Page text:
High-tech straw: mixing the old and the new
Another essential method of increasing the use of traditional materials in the modern age is adapting them for modern use. Increasingly, designers, contractors and manufacturers are realising that the environmental benefits of traditional materials can be combined with modern standards if today’s technology is used to optimise material performance.
Straw has been in use as a building material for thousands of years, but its application in modern construction has been relegated to alternative green builds that are looking to make a point by using it. The perception of straw, perhaps influenced by its poor performance withstanding the huffing and puffing of the Big Bad Wolf, is that it is unstable and risky.
But with modern methods, straw has proved itself as resilient as many modern competitors. For its CAFboard, Straw specialist Stramit processes straw bales through a high-tech conveyor, which pulls them apart and reconstitutes them, under intense heat and pressure, into rigid, construction-quality boards. The heat and pressure releases lignin, the straw’s natural binding agent, meaning that no adhesives are needed. The end result is a volatile organic compound (VOC)-free material that is nearly fireproof and exhibits excellent sound mitigation.
As for stability, the BaleHaus at Bath University, a structure built from prefabricated panels infilled with ModCell straw bales, was completed in 2009 as a test of the material’s properties. The house was recently subjected to the equivalent of hurricane-force conditions, and moved a maximum of four millimetres under peak loads, well within the project’s design requirements. Big Bad Wolf, eat your heart out.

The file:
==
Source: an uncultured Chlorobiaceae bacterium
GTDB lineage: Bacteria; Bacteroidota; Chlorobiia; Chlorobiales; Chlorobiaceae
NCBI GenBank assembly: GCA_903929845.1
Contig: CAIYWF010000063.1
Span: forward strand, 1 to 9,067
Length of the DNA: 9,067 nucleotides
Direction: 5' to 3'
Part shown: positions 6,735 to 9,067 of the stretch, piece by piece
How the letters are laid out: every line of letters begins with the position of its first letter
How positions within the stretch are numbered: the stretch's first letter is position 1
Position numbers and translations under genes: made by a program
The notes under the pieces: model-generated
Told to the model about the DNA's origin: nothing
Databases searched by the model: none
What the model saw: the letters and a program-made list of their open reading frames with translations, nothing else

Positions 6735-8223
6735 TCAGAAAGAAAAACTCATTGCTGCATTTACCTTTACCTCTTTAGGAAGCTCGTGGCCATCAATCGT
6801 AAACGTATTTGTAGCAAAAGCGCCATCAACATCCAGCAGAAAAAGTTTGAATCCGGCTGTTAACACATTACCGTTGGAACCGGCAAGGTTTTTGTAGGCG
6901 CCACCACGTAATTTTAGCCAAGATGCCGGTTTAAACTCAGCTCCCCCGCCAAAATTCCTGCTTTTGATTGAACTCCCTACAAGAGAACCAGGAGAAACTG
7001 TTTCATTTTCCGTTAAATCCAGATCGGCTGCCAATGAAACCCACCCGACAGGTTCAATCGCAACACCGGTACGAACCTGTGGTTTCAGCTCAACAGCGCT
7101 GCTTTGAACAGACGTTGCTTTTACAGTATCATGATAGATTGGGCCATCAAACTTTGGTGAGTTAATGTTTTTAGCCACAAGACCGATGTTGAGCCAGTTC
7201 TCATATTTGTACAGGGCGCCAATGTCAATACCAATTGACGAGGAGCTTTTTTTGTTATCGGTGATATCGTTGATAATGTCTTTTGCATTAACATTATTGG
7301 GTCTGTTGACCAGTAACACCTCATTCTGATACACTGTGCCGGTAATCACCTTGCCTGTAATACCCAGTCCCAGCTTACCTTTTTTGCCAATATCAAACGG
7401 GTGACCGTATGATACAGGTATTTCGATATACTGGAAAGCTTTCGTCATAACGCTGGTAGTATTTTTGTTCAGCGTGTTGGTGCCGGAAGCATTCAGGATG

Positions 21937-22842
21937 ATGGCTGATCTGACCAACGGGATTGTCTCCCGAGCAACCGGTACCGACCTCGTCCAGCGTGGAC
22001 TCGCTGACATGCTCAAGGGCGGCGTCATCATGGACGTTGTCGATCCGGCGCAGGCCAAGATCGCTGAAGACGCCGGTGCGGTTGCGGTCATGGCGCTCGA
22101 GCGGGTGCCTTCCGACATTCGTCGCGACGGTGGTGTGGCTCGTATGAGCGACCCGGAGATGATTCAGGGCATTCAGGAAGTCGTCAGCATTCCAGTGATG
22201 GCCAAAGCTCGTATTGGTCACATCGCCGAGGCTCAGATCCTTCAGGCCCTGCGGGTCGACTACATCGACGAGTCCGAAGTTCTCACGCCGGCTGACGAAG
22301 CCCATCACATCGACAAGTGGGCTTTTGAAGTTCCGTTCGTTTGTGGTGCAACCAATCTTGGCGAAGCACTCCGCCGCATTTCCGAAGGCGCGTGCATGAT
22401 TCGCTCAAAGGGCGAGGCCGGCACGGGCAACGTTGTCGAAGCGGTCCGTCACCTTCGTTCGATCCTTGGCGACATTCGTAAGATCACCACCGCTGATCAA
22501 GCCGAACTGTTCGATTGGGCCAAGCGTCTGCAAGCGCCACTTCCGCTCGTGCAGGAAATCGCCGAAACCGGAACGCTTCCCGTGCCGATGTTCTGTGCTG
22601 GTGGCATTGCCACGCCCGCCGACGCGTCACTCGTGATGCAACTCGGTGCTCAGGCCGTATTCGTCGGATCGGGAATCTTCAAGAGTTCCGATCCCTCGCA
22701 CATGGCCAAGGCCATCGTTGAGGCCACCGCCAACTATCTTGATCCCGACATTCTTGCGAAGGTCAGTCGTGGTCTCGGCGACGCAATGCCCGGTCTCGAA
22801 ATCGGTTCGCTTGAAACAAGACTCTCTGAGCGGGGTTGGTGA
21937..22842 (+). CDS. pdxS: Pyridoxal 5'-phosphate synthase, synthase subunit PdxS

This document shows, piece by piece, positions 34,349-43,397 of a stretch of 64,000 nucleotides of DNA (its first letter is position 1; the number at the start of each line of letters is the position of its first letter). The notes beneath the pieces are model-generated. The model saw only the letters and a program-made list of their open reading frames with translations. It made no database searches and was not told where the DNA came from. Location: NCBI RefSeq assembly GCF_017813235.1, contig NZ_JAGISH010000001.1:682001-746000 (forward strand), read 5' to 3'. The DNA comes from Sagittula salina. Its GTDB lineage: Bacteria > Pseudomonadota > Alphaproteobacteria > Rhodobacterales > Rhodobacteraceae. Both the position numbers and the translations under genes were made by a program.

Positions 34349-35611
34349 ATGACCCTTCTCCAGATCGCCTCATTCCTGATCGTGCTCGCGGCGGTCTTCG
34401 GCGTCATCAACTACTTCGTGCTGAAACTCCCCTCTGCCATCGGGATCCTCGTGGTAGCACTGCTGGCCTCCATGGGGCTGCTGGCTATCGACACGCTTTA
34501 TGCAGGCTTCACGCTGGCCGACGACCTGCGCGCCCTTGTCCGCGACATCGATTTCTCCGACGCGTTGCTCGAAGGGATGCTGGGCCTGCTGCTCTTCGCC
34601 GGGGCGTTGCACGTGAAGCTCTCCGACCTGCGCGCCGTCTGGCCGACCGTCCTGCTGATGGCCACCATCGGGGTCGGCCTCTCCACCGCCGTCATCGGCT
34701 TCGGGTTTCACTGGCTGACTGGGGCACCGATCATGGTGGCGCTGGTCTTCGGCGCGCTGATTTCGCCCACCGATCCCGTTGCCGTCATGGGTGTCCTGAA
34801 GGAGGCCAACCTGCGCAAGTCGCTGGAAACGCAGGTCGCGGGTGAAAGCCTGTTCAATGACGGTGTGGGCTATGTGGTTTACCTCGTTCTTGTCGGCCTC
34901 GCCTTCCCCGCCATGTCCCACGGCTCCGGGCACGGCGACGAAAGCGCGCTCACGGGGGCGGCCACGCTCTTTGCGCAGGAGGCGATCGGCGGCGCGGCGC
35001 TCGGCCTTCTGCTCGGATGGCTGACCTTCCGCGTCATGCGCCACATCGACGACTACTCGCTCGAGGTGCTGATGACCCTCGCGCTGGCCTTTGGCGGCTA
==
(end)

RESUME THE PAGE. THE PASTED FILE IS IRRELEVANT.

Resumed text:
"We hope the data we’re collecting on the BaleHaus will help strengthen the case for the mainstream building industry switching to using more sustainable building materials like straw," said Bath University’s BRE Centre for Innovative Construction Materials director, Professor Pete Walker.
There are undoubtedly major challenges that need to be overcome if traditional, sustainable building materials are to retake any of the mainstream ground they have lost during the last few decades. But as experience has proven, by refamiliarising the industry with half-forgotten skills, as well as optimising traditional building blocks using modern technology, many of these materials are more than up to the task of presenting a slightly more rugged and much more eco-friendly alternative to the 21st century’s concrete consensus.
Glass has been popular for centuries and, thanks to its beauty and elegance as a decorative medium, it somehow seems to maintain an allure of being cutting-edge, fresh and modern. However, it is only in the past ten years that glass has been appreciated for its architectural design strengths.
With countless sustainability targets to meet during the next decade, buildings from houses to hospitals must be relied upon to help boost the world’s economy and reduce global carbon emissions.